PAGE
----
Lutein accumulation in the absence of zeaxanthin restores nonphotochemical quenching in the Arabidopsis thaliana npq1 mutant.

Department of Plant and Microbial Biology, University of California, Berkeley, California 94720-3102, USA.
The Plant Cell (Impact Factor: 9.25). 07/2009; 21(6):1798-812. DOI: 10.1105/tpc.109.066571
Source: PubMed

ABSTRACT Plants protect themselves from excess absorbed light energy through thermal dissipation, which is measured as nonphotochemical quenching of chlorophyll fluorescence (NPQ). The major component of NPQ, qE, is induced by high transthylakoid DeltapH in excess light and depends on the xanthophyll cycle, in which violaxanthin and antheraxanthin are deepoxidized to form zeaxanthin. To investigate the xanthophyll dependence of qE, we identified suppressor of zeaxanthin-less1 (szl1) as a suppressor of the Arabidopsis thaliana npq1 mutant, which lacks zeaxanthin. szl1 npq1 plants have a partially restored qE but lack zeaxanthin and have low levels of violaxanthin, antheraxanthin, and neoxanthin. However, they accumulate more lutein and alpha-carotene than the wild type. szl1 contains a point mutation in the lycopene beta-cyclase (LCYB) gene. Based on the pigment analysis, LCYB appears to be the major lycopene beta-cyclase and is not involved in neoxanthin synthesis. The Lhcb4 (CP29) and Lhcb5 (CP26) protein levels are reduced by 50% in szl1 npq1 relative to the wild type, whereas other Lhcb proteins are present at wild-type levels. Analysis of carotenoid radical cation formation and leaf absorbance changes strongly suggest that the higher amount of lutein substitutes for zeaxanthin in qE, implying a direct role in qE, as well as a mechanism that is weakly sensitive to carotenoid structural properties.

  • Source
    [Show abstract] [Hide abstract]
    ABSTRACT: Oxygenic photosynthesis is indispensable both for the development and maintenance of life on earth by converting light energy into chemical energy and by producing molecular oxygen and consuming carbon dioxide. This latter process has been responsible for reducing the CO2 from its very high levels in the primitive atmosphere to the present low levels and thus reducing global temperatures to levels conducive to the development of life. Photosystem I and photosystem II are the two multi-protein complexes that contain the pigments necessary to harvest photons and use light energy to catalyse the primary photosynthetic endergonic reactions producing high energy compounds. Both photosystems are highly organised membrane supercomplexes composed of a core complex, containing the reaction centre where electron transport is initiated, and of a peripheral antenna system, which is important for light harvesting and photosynthetic activity regulation. If on the one hand both the chemical reactions catalysed by the two photosystems and their detailed structure are different, on the other hand they share many similarities. In this review we discuss and compare various aspects of the organisation, functioning and regulation of plant photosystems by comparing them for similarities and differences as obtained by structural, biochemical and spectroscopic investigations.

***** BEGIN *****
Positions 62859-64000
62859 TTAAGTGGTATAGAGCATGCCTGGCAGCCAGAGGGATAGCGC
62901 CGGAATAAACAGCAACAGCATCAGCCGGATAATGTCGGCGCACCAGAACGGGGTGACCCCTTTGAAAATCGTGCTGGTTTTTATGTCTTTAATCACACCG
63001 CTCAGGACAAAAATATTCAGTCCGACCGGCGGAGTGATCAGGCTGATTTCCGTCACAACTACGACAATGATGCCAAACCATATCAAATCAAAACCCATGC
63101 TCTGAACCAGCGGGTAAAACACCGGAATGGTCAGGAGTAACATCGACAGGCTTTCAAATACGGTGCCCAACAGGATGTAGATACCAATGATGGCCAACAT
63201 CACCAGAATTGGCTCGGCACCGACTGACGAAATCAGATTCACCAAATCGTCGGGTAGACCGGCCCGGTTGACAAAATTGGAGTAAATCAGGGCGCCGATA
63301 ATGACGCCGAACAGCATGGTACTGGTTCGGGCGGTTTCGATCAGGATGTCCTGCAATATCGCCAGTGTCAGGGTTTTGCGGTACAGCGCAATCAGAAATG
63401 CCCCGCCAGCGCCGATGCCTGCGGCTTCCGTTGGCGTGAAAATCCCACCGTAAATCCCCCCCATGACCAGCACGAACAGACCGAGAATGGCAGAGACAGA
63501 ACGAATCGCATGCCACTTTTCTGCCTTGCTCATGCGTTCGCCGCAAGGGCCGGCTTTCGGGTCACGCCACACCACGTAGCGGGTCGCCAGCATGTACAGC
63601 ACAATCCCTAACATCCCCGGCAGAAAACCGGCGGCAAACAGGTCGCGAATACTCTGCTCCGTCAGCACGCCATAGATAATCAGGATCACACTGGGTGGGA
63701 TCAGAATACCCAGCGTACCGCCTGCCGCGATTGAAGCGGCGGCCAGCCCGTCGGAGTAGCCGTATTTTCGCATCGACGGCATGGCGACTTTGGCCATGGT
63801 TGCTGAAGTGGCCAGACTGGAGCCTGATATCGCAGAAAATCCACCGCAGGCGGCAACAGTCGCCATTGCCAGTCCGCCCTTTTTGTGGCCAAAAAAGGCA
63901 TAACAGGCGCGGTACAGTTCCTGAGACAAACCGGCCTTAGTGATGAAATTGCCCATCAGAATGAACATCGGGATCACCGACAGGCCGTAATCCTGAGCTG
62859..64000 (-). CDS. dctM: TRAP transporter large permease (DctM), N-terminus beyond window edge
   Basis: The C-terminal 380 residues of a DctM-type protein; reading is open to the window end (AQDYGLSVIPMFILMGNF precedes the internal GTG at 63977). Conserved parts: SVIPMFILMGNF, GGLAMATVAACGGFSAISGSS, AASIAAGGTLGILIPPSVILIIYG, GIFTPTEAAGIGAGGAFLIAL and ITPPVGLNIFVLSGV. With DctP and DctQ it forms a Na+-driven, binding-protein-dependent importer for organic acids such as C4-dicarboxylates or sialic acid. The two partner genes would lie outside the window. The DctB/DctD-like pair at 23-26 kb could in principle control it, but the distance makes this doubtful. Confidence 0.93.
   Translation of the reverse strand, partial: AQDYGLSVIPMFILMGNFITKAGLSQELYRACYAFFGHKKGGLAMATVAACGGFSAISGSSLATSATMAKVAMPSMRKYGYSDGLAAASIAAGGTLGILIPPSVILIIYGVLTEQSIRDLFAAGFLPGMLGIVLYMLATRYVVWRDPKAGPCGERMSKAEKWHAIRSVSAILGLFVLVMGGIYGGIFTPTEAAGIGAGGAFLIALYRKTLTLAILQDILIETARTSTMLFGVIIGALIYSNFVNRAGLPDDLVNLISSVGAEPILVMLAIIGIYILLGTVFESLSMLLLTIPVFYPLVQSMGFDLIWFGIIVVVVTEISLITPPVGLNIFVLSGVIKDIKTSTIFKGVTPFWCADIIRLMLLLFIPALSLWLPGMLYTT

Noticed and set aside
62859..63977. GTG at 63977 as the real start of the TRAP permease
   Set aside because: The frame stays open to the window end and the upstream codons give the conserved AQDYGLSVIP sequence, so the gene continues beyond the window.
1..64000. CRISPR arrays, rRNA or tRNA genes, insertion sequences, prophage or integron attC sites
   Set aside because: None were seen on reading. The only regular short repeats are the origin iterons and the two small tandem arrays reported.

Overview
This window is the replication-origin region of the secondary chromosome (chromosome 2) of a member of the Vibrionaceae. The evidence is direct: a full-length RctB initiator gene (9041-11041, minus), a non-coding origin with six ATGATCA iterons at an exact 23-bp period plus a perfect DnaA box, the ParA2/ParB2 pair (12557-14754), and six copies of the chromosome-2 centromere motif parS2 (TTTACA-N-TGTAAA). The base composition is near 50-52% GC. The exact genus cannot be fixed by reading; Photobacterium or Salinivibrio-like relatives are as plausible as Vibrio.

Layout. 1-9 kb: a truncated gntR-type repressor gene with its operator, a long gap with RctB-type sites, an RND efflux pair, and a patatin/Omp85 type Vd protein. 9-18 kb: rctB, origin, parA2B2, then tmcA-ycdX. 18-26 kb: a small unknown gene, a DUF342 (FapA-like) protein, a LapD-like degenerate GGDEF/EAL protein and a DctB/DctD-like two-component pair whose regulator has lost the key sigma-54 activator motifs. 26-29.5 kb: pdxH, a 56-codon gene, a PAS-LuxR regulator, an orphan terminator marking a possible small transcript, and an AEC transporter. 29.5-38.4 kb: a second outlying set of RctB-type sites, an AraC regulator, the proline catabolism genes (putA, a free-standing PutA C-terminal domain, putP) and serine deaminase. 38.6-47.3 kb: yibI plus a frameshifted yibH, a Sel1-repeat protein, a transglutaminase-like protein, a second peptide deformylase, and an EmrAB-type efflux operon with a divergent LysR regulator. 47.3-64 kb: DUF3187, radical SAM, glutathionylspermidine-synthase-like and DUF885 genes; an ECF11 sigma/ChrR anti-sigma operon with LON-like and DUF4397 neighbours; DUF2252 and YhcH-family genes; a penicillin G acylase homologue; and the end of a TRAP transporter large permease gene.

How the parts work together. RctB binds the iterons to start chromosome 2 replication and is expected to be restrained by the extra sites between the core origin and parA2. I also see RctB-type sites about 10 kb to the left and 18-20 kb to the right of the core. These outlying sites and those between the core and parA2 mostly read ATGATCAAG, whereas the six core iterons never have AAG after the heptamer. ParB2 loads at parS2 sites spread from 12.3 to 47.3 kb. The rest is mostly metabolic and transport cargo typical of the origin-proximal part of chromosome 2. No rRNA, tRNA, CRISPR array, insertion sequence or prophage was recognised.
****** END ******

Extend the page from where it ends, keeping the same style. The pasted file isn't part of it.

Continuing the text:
Current Protein and Peptide Science 03/2014; · 2.33 Impact Factor
  • [Show abstract] [Hide abstract]
    ABSTRACT: Under high-irradiance conditions, plants must efficiently protect photosystem II (PSII) from damage. In this study, we demonstrate that the chloroplast protein HYPERSENSITIVE TO HIGH LIGHT1 (HHL1) is expressed in response to high light and functions in protecting PSII against photodamage. Arabidopsis thaliana hhl1 mutants show hypersensitivity to high light, drastically decreased PSII photosynthetic activity, higher nonphotochemical quenching activity, a faster xanthophyll cycle, and increased accumulation of reactive oxygen species following high-light exposure. Moreover, HHL1 deficiency accelerated the degradation of PSII core subunits under high light, decreasing the accumulation of PSII core subunits and PSII-light-harvesting complex II supercomplex. HHL1 primarily localizes in the stroma-exposed thylakoid membranes and associates with the PSII core monomer complex through direct interaction with PSII core proteins CP43 and CP47. Interestingly, HHL1 also directly interacts, in vivo and in vitro, with LOW QUANTUM YIELD OF PHOTOSYSTEM II1 (LQY1), which functions in the repair and reassembly of PSII. Furthermore, the hhl1 lqy1 double mutants show increased photosensitivity compared with single mutants. Taken together, these results suggest that HHL1 forms a complex with LQY1 and participates in photodamage repair of PSII under high light.
    The Plant Cell 03/2014; · 9.25 Impact Factor
  • [Show abstract] [Hide abstract]
    ABSTRACT: This is a tale of a career in plant physiological ecology that enjoyed the freedom to address photosynthetic physiology and biochemistry in leaves of plants from diverse environments. It was supported by block funding (now sadly a thing of the past) for research at the Australian National University, by grants during appointments in the United States and in Germany, and by Columbia University. It became a "career experiment" in which long-term, high-trust support for curiosity-driven plant biology in Australia, and at times in the United States, led to surprisingly innovative results. Although the rich diversity of short-term competitive grant opportunities in the United States sustained ongoing research, it proved difficult to mobilize support for more risky long-term projects. A decade after the closure of the Biosphere 2 Laboratory, this article highlights the achievements of colleagues in experimental climate change research from 1998 to 2003.
    Annual Review of Plant Biology 04/2014; 65:1-32. · 18.71 Impact Factor

Full-text (2 Sources)

Available from
May 22, 2014